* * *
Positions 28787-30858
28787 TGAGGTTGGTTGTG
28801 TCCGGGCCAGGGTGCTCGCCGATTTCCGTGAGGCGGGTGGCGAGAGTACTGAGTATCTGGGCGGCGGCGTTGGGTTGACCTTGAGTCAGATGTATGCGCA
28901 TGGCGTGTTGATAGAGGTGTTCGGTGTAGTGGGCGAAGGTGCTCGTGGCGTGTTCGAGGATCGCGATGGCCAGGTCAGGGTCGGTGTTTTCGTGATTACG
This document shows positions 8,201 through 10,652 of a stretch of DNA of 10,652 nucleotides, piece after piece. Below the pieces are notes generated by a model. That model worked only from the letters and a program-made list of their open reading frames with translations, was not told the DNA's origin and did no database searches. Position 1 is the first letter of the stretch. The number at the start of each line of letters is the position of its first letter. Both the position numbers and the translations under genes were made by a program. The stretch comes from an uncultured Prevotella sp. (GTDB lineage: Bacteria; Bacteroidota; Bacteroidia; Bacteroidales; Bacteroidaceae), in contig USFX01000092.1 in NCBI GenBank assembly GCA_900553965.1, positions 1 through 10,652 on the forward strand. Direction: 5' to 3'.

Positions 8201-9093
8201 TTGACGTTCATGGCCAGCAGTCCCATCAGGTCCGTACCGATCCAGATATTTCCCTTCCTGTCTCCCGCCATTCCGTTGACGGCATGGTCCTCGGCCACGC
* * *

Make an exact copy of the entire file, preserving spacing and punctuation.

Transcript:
Positions 28787-30858
28787 TGAGGTTGGTTGTG
28801 TCCGGGCCAGGGTGCTCGCCGATTTCCGTGAGGCGGGTGGCGAGAGTACTGAGTATCTGGGCGGCGGCGTTGGGTTGACCTTGAGTCAGATGTATGCGCA
28901 TGGCGTGTTGATAGAGGTGTTCGGTGTAGTGGGCGAAGGTGCTCGTGGCGTGTTCGAGGATCGCGATGGCCAGGTCAGGGTCGGTGTTTTCGTGATTACG
This document shows positions 8,201 through 10,652 of a stretch of DNA of 10,652 nucleotides, piece after piece. Below the pieces are notes generated by a model. That model worked only from the letters and a program-made list of their open reading frames with translations, was not told the DNA's origin and did no database searches. Position 1 is the first letter of the stretch. The number at the start of each line of letters is the position of its first letter. Both the position numbers and the translations under genes were made by a program. The stretch comes from an uncultured Prevotella sp. (GTDB lineage: Bacteria; Bacteroidota; Bacteroidia; Bacteroidales; Bacteroidaceae), in contig USFX01000092.1 in NCBI GenBank assembly GCA_900553965.1, positions 1 through 10,652 on the forward strand. Direction: 5' to 3'.

Positions 8201-9093
8201 TTGACGTTCATGGCCAGCAGTCCCATCAGGTCCGTACCGATCCAGATATTTCCCTTCCTGTCTCCCGCCATTCCGTTGACGGCATGGTCCTCGGCCACGC